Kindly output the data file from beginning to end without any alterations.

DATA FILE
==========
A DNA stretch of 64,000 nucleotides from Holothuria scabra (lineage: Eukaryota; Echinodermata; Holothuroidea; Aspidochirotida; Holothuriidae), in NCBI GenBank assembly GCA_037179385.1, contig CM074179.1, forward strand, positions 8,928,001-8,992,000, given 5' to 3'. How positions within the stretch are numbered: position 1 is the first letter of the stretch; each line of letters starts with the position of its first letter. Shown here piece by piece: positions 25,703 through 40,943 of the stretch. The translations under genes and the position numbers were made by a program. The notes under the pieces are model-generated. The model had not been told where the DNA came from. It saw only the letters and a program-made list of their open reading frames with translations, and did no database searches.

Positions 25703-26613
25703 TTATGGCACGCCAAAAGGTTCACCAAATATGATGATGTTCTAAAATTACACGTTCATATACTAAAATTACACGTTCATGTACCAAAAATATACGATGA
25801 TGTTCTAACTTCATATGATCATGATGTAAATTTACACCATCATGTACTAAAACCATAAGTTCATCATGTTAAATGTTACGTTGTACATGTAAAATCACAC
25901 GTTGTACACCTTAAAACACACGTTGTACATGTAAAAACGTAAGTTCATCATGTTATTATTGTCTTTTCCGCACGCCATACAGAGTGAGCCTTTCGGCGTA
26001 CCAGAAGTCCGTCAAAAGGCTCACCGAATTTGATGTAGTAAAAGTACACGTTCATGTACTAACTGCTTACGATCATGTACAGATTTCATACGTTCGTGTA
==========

A DNA stretch of 64,000 nucleotides from Holothuria scabra (lineage: Eukaryota; Echinodermata; Holothuroidea; Aspidochirotida; Holothuriidae), in NCBI GenBank assembly GCA_037179385.1, contig CM074179.1, forward strand, positions 8,928,001-8,992,000, given 5' to 3'. How positions within the stretch are numbered: position 1 is the first letter of the stretch; each line of letters starts with the position of its first letter. Shown here piece by piece: positions 25,703 through 40,943 of the stretch. The translations under genes and the position numbers were made by a program. The notes under the pieces are model-generated. The model had not been told where the DNA came from. It saw only the letters and a program-made list of their open reading frames with translations, and did no database searches.

Positions 25703-26613
25703 TTATGGCACGCCAAAAGGTTCACCAAATATGATGATGTTCTAAAATTACACGTTCATATACTAAAATTACACGTTCATGTACCAAAAATATACGATGA
25801 TGTTCTAACTTCATATGATCATGATGTAAATTTACACCATCATGTACTAAAACCATAAGTTCATCATGTTAAATGTTACGTTGTACATGTAAAATCACAC
25901 GTTGTACACCTTAAAACACACGTTGTACATGTAAAAACGTAAGTTCATCATGTTATTATTGTCTTTTCCGCACGCCATACAGAGTGAGCCTTTCGGCGTA
26001 CCAGAAGTCCGTCAAAAGGCTCACCGAATTTGATGTAGTAAAAGTACACGTTCATGTACTAACTGCTTACGATCATGTACAGATTTCATACGTTCGTGTA